The way the constitution was originally set up, the person getting the most votes for president in the electoral college was to be the president, and the one with the second highest number of votes -- like the first runner up in a beauty pageant -- was to be the Vice President. This made sense to a group of founding fathers who were hoping there would be no political parties, and people would just vote for the man they liked best. Under such a system, for instance, John Adams, if he were not re-elected as president, might still end up being the Vice President of the United States, if he won the second highest number of electoral votes for president.
However, the Federalist Adams was very unpopular in 1800, and both the candidates from the opposing Democratic-Republican Party beat him handily -- and that's how Aaron Burr and Thomas Jefferson ended up tied for President of the United States.
People who dislike Aaron Burr, including Jefferson and his historical apologists, have accused Burr of campaigning against Jefferson, but in fact, that's not how it happened. It happened because somebody at Party Headquarters forgot to instruct one of the electors to abstain from voting for Burr, the party's choice for Vice President.
In order for Burr to get the VP job, he had to beat Adams, but not have an equal or greater number of votes than Jefferson. Those were the constitutionally ordained facts that held at that time. Though this was set up for individuals voting their conscience, the well accepted way for groups to get around this system was by knowing in advance which of their numbers was to cast one vote less for the VP. And if the Democratic-Republican Party acting in concert wanted to achieve this goal, they had to keep from having every elector who supported the party vote for both men on their ticket.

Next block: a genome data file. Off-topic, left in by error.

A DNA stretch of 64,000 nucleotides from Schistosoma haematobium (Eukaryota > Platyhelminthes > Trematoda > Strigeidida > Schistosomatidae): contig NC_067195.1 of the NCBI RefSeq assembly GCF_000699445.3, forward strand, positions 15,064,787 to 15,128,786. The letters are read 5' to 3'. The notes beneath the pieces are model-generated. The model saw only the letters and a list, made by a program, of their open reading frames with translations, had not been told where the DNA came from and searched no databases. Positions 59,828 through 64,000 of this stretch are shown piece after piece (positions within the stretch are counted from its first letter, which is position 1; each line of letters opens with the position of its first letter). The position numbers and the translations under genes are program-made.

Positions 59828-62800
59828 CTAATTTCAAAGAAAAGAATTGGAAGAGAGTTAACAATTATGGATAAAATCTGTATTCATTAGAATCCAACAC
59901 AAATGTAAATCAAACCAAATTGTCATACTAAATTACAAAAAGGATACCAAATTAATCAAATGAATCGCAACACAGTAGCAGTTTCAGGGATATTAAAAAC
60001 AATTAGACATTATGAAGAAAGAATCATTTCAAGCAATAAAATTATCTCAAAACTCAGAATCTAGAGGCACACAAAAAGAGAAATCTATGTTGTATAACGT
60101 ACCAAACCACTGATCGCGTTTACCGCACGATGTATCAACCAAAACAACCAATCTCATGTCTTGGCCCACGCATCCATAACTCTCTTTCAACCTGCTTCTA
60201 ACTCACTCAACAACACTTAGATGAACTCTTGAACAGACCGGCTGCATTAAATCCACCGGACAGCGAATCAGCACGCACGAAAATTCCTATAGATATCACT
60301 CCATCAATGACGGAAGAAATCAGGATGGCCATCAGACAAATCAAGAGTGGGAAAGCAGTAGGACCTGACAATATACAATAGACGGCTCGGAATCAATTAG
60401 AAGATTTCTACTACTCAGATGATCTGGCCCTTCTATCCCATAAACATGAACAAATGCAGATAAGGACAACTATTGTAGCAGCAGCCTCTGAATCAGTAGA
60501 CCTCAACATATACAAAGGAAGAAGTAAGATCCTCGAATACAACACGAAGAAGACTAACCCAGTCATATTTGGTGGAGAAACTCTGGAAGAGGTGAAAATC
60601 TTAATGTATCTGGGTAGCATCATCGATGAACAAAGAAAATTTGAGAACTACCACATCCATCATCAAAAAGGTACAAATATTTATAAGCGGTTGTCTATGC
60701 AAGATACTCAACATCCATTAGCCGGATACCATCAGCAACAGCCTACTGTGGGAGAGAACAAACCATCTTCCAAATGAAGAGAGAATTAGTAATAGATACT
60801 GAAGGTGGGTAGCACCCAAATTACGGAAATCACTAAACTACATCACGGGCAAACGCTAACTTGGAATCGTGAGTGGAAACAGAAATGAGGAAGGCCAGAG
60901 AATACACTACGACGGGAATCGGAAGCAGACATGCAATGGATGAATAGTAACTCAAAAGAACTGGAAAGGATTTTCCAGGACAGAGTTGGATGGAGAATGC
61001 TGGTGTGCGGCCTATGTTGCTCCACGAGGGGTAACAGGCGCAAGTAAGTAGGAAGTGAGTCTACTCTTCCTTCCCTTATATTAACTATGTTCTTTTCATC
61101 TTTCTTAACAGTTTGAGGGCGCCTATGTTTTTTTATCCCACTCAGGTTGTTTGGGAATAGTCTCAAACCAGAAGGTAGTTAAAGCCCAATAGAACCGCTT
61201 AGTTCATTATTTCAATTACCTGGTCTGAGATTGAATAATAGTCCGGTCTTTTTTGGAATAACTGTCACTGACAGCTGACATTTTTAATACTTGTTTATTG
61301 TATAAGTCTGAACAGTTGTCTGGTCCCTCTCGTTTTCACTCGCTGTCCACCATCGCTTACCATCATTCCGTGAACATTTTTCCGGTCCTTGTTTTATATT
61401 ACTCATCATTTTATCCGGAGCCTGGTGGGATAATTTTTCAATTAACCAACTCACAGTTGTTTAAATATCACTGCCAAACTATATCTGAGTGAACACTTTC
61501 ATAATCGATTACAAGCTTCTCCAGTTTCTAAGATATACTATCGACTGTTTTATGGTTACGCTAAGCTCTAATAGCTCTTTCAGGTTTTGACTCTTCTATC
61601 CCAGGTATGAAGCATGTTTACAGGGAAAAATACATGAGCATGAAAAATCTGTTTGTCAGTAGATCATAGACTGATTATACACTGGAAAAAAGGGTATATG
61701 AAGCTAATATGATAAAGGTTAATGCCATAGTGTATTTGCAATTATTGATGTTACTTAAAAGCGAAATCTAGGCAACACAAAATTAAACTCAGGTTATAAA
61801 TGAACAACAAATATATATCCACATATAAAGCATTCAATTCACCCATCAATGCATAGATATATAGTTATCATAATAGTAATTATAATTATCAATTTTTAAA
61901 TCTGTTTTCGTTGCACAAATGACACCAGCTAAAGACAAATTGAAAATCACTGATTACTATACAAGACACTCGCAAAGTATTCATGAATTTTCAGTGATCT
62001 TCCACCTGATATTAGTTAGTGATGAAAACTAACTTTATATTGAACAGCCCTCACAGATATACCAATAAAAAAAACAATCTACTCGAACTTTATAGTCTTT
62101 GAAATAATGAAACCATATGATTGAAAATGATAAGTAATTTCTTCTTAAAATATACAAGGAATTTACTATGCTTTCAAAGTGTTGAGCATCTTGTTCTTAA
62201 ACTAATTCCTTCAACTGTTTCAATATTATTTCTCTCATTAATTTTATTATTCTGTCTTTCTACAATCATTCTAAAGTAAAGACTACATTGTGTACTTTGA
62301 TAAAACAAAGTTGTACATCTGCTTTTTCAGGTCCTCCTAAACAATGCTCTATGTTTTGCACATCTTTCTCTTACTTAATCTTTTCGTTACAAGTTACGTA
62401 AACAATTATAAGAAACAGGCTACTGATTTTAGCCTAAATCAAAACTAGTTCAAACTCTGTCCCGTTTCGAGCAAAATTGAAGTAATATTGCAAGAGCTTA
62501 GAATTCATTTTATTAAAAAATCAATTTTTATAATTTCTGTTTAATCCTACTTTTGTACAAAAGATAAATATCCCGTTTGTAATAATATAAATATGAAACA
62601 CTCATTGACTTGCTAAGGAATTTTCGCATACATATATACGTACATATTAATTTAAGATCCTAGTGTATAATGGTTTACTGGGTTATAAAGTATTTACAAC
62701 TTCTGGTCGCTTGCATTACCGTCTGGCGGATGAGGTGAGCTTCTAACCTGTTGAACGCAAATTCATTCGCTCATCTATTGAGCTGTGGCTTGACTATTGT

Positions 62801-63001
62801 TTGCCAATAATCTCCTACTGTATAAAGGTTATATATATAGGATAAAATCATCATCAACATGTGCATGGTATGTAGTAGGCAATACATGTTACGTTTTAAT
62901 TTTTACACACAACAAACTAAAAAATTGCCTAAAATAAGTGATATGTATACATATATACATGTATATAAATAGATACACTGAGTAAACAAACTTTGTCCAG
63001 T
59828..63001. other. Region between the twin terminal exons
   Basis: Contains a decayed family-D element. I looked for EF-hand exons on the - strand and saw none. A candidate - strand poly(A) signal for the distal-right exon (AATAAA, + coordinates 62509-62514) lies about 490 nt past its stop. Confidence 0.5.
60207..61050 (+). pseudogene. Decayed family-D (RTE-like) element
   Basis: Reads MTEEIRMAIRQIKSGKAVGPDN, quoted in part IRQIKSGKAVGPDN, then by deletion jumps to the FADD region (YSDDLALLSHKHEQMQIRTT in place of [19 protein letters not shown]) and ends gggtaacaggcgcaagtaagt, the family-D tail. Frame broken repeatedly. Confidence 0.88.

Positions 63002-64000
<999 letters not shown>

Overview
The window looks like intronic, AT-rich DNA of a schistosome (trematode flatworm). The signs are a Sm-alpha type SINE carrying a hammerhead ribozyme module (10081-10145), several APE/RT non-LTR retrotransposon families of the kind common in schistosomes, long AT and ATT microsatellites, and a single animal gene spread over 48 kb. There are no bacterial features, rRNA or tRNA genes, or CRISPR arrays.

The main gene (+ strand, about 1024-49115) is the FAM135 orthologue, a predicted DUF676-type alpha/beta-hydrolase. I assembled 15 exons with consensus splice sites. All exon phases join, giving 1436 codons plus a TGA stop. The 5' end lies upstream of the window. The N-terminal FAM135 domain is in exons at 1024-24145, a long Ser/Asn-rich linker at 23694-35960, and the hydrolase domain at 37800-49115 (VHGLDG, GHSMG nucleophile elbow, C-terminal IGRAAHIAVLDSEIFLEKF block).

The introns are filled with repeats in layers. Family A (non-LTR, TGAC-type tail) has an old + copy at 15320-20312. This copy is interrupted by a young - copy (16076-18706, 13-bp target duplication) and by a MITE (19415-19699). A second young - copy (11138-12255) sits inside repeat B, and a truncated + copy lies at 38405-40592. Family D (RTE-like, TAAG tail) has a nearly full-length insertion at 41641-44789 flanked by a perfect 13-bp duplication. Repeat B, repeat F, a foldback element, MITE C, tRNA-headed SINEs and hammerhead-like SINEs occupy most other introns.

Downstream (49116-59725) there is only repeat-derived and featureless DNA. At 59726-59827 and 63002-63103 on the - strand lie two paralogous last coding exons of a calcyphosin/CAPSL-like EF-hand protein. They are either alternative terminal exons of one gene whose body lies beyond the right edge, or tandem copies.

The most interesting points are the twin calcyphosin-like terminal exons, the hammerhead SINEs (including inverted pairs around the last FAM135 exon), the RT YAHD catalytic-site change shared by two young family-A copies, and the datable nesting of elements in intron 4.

This is the nature of collective action: as each man voted for the candidates of his choice, each believed he was being loyal to his party. Each one may have thought someone else would abstain from voting for Burr. And then all hell broke loose, because guess what? The Federalists decided they liked the second choice of the Democratic-Republicans better than their first choice. So when the tie breaking votes had to be cast, they set about trying to sway the electors to vote for Burr!
Because of what happened during that election, the constitution was changed, and the vice president, instead of being the second runner-up -- is just a stooge for the president. The amendment in question was a capitulation to the political reality of a two party system.
Can we break through this year and elect a third party candidate? I support Austin Petersen and hope he will be elected President. But I am not sure, if that happens, whether we may not just end up changing the two major parties to be the Democrats and Libertarians, rather than the Republicans and the Democrats. Is there any way we can also opt out of having only two parties? Or even having any parties? Could we ever get to the point where each of us just votes for the best person for the job?